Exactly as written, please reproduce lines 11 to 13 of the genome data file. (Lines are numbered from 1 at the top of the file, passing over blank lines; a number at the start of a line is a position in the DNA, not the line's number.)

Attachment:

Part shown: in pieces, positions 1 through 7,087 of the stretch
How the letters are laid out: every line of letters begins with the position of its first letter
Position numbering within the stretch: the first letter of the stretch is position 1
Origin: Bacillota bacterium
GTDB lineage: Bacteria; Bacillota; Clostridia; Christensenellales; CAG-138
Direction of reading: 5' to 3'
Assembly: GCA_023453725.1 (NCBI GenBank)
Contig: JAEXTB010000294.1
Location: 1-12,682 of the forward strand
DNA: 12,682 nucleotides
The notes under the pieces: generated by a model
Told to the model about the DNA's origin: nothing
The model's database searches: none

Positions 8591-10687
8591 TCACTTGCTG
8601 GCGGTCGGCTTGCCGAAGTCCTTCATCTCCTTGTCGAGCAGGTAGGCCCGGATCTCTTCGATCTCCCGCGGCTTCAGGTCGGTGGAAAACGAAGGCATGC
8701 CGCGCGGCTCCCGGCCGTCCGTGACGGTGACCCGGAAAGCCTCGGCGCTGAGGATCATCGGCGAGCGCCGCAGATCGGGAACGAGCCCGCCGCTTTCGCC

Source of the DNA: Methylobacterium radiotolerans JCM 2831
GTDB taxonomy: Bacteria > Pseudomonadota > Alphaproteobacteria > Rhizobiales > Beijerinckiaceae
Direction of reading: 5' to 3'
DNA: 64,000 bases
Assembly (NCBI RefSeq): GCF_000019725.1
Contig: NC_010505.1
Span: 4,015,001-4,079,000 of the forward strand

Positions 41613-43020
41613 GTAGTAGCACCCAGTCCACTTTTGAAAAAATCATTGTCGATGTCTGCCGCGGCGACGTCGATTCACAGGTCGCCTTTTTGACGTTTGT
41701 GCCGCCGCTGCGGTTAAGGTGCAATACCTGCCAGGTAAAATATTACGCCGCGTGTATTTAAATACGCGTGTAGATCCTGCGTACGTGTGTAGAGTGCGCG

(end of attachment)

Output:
The notes under the pieces: generated by a model
Told to the model about the DNA's origin: nothing
The model's database searches: none